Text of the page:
February in the Gardens: First Daffodils and Fool's Spring
It's hard to believe that for most of February 2018 Waterfurlong lay under a thick blanket of snow - the little Elka daffodils now in full bloom didn't flower until mid April last year. Not surprisingly, for the past few days the gardens have been a hive of activity , with all of us who can get there emerging from hibernation to dig, prune and plant or just bask in the sunshine and catch up with neighbours.
A couple of weeks ago we headed off to Anglesey Abbey near Cambridge to see its famous and fabulous snowdrops. The air was positively honeyed and the RHS says it's the combination of last year's hot summer and balmy winds blowing in from the Azores that have made this the most fragrant February in living memory. "After a period of cold the flowers are coming out in a rush and the scent is intensified as the fragrant volatile compounds vaporise more easily on the warm breeze." Guy Barter, RHS Chief Horticulturist, explains. "In summer scents are prolific and tend to mingle but as fewer plants are in flower in winter, you can distinguish the individual scents more easily. " In Waterfurlong the sarcococca and mahonia are smelling wonderful and the trip to Anglesey Abbey has persuaded me to plant more winter-flowering shrubs like daphne bholua, witch hazel and shrubby honeysuckle, as well as the highly-fragrant snowdrop galanthus S Arnott, filmed here nodding after a shower.
There's a down-side, of course. It's the first time I can remember discovering aphids on my overwintering broad beans, and delightful as it is to see brimstone butterflies and fattening buds on trees and shrubs, the risk of everything being walloped by a return of wintry weather is real. For we all know this is Fool's Spring.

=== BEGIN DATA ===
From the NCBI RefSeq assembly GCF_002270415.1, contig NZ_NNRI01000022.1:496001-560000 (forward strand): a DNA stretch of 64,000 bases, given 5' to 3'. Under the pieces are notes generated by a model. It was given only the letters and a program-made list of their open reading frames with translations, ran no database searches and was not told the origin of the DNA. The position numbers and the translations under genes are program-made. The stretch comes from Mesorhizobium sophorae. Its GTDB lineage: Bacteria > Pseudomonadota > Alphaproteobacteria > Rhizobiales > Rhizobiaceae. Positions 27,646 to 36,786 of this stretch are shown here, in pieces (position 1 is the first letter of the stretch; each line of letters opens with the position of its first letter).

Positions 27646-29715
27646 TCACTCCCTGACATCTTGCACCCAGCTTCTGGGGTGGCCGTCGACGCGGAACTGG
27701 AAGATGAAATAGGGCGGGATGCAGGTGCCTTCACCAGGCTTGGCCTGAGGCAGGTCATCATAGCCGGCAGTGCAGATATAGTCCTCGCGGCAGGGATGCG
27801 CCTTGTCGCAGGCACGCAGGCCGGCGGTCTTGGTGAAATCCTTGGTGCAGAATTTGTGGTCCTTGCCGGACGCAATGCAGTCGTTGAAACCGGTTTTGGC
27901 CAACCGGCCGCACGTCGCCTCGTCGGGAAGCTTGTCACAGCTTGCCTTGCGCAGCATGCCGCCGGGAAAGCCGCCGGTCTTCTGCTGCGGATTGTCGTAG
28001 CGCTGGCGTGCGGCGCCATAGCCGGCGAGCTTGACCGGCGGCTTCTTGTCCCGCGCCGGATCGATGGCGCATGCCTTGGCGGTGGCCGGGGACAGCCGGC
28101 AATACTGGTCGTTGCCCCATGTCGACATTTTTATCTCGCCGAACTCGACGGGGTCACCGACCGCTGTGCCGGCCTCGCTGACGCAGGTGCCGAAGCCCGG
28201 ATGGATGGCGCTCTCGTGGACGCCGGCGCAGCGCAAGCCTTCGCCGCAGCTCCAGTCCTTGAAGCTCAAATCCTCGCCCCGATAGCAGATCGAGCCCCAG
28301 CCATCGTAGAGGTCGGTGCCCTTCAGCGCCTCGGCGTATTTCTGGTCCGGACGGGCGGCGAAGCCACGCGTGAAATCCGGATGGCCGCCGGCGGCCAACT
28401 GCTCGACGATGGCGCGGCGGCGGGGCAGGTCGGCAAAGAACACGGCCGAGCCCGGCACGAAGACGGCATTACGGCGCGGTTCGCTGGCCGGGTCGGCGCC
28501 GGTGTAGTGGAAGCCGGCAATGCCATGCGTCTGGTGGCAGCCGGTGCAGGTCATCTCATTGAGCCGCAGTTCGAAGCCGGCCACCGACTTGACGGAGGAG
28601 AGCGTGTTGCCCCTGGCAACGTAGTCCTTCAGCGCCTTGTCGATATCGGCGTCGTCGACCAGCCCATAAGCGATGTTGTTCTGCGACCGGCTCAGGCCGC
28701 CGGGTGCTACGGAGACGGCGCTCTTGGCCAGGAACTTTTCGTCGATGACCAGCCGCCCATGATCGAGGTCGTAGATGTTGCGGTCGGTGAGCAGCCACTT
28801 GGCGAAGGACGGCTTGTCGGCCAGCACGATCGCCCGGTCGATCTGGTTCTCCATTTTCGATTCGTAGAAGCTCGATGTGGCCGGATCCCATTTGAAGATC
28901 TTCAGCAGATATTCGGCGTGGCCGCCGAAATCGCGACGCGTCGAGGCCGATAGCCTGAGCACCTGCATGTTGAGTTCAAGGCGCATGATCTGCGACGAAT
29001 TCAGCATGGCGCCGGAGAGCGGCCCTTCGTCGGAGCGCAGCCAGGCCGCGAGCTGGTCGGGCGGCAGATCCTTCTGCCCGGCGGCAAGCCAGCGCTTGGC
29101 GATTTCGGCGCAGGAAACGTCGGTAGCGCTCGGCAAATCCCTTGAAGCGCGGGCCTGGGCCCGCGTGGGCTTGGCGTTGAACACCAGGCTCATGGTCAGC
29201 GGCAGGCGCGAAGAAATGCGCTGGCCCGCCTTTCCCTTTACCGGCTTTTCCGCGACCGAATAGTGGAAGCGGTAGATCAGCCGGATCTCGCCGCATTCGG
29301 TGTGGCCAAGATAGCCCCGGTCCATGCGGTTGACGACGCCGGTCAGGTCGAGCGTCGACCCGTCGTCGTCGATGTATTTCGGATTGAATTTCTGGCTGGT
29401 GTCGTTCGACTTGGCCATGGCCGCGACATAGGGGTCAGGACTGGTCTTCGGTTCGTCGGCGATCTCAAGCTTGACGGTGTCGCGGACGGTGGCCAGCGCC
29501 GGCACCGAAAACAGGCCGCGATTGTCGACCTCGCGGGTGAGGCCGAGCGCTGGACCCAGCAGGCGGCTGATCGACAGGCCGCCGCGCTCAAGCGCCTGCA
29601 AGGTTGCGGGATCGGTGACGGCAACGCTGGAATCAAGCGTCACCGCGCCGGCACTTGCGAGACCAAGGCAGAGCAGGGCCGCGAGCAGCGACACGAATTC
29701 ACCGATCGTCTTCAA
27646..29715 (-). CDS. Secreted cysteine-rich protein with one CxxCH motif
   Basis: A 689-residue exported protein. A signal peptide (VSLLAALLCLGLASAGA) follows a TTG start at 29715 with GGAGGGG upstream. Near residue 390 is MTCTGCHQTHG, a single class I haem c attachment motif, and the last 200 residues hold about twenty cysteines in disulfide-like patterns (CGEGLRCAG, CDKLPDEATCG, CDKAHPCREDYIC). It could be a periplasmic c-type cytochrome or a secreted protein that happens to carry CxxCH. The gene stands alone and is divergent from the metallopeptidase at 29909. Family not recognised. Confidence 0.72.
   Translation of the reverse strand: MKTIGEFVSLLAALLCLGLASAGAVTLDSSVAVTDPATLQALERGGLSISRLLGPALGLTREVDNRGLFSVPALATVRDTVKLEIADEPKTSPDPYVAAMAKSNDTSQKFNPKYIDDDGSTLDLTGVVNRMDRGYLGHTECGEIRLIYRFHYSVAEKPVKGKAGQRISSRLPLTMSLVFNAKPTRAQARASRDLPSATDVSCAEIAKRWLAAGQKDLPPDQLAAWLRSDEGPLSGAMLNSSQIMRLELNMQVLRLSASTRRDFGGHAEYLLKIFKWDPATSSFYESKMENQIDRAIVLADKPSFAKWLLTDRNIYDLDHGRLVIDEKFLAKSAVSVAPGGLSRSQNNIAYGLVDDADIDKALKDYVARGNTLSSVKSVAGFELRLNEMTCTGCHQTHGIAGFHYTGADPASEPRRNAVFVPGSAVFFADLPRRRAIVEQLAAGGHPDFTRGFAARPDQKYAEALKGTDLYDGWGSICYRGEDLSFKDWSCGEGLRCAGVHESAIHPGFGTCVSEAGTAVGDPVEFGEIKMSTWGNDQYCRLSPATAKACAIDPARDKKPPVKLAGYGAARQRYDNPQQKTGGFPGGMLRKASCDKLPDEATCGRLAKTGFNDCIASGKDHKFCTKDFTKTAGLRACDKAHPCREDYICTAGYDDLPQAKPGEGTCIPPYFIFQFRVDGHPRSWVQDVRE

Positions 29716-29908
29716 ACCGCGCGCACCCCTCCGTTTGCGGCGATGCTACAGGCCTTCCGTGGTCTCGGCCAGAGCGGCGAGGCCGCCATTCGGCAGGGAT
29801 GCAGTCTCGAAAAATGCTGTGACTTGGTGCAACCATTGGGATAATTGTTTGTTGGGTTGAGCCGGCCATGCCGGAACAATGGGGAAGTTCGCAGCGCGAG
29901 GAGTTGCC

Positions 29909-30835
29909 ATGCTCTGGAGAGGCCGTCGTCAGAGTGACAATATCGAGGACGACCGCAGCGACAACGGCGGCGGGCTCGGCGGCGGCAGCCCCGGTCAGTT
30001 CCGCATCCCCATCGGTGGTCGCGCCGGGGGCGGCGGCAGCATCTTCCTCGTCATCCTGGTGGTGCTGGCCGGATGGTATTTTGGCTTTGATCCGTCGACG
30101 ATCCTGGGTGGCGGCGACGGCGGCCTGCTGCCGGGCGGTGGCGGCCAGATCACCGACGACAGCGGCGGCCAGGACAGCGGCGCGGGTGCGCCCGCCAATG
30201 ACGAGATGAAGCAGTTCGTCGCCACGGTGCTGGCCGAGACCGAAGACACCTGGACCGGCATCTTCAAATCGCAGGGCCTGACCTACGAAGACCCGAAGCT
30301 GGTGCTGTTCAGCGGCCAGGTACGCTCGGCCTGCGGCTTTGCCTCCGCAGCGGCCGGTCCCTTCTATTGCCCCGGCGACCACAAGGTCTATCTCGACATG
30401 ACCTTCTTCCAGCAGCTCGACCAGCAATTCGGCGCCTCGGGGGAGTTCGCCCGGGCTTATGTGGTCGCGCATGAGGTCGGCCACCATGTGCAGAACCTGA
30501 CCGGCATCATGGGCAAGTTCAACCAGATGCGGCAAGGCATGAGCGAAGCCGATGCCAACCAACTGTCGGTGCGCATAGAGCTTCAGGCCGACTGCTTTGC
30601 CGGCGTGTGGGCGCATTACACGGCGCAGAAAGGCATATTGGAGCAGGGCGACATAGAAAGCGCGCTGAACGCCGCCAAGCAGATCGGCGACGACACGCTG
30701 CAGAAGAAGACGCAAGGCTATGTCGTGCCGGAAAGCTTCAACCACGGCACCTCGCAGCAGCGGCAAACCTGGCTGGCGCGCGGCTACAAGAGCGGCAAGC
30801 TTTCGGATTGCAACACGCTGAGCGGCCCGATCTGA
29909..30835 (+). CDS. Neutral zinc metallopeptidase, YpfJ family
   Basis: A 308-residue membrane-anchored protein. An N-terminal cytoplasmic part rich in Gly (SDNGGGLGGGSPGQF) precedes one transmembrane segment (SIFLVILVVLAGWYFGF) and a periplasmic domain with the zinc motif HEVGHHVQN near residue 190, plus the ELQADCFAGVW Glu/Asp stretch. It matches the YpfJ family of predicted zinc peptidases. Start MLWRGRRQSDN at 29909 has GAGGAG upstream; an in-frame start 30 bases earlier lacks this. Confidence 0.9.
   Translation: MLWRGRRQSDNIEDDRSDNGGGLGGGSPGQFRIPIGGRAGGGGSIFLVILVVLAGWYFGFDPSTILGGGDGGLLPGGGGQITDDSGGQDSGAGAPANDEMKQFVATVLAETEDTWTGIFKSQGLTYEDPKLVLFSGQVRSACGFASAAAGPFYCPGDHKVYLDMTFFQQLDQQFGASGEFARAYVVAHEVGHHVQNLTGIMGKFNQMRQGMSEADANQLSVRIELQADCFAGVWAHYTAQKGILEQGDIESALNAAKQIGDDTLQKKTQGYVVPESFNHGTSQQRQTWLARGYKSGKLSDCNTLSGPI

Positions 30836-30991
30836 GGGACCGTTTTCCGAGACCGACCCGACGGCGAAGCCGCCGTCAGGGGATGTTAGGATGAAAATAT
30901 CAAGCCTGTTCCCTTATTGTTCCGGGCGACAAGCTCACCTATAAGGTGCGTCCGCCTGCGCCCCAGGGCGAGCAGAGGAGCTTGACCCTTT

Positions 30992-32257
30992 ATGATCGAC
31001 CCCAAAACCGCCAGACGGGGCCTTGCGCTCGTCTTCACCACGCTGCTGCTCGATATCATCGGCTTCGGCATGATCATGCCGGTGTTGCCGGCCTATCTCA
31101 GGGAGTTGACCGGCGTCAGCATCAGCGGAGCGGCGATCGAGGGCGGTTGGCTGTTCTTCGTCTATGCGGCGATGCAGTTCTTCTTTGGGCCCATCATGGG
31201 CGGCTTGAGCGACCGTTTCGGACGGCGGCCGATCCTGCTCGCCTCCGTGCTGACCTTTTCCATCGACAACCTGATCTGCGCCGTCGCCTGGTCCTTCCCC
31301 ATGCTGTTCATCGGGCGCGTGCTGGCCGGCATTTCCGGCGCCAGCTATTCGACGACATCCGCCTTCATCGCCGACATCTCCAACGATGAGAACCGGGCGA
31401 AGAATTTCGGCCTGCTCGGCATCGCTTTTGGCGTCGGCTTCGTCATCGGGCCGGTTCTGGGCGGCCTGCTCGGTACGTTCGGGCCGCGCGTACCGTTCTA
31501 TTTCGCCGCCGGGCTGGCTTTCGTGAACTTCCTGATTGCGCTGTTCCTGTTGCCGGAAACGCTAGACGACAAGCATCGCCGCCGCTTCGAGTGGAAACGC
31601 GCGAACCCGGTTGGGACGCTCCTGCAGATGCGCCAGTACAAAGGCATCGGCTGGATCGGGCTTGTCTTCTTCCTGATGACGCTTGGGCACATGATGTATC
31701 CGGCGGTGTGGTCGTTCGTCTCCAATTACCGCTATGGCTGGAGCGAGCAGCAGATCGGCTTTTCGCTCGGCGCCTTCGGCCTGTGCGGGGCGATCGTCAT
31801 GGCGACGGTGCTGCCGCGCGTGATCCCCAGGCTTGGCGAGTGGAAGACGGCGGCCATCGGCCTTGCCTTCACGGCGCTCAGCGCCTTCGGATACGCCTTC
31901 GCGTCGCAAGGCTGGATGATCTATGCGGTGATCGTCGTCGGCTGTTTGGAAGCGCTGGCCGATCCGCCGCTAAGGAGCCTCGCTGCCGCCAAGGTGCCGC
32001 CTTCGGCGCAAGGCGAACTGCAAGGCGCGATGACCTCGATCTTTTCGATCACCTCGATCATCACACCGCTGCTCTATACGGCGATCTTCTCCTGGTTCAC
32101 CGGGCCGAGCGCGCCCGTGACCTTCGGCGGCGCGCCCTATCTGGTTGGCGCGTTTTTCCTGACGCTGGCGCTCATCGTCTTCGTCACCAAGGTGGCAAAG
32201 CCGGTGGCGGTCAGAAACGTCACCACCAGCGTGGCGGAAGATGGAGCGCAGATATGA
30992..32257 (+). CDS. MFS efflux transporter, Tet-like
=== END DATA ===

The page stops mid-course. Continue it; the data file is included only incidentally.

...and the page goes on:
Heaven forfend that we end up with a second mud season - we've squelched our way through quite enough of the stuff since autumn and the ground is only just beginning to dry out and become workable. Some of our experienced gardeners are canny enough to plan for just about every eventuality. Keen vegetable-grower David had his plot dug, weeded and composted and fleece protection in place well before the winter rains hit. Not all of us have been as organised ...
And whilst fair-weather gardeners like me kept cosy indoors over the past few months, those who keep hens still had to make twice-daily visits come rain or shine. As you'll see from this photo, the Waterfurlong hens enjoy first class board and lodging!
Copyright © Karen Meadows 2019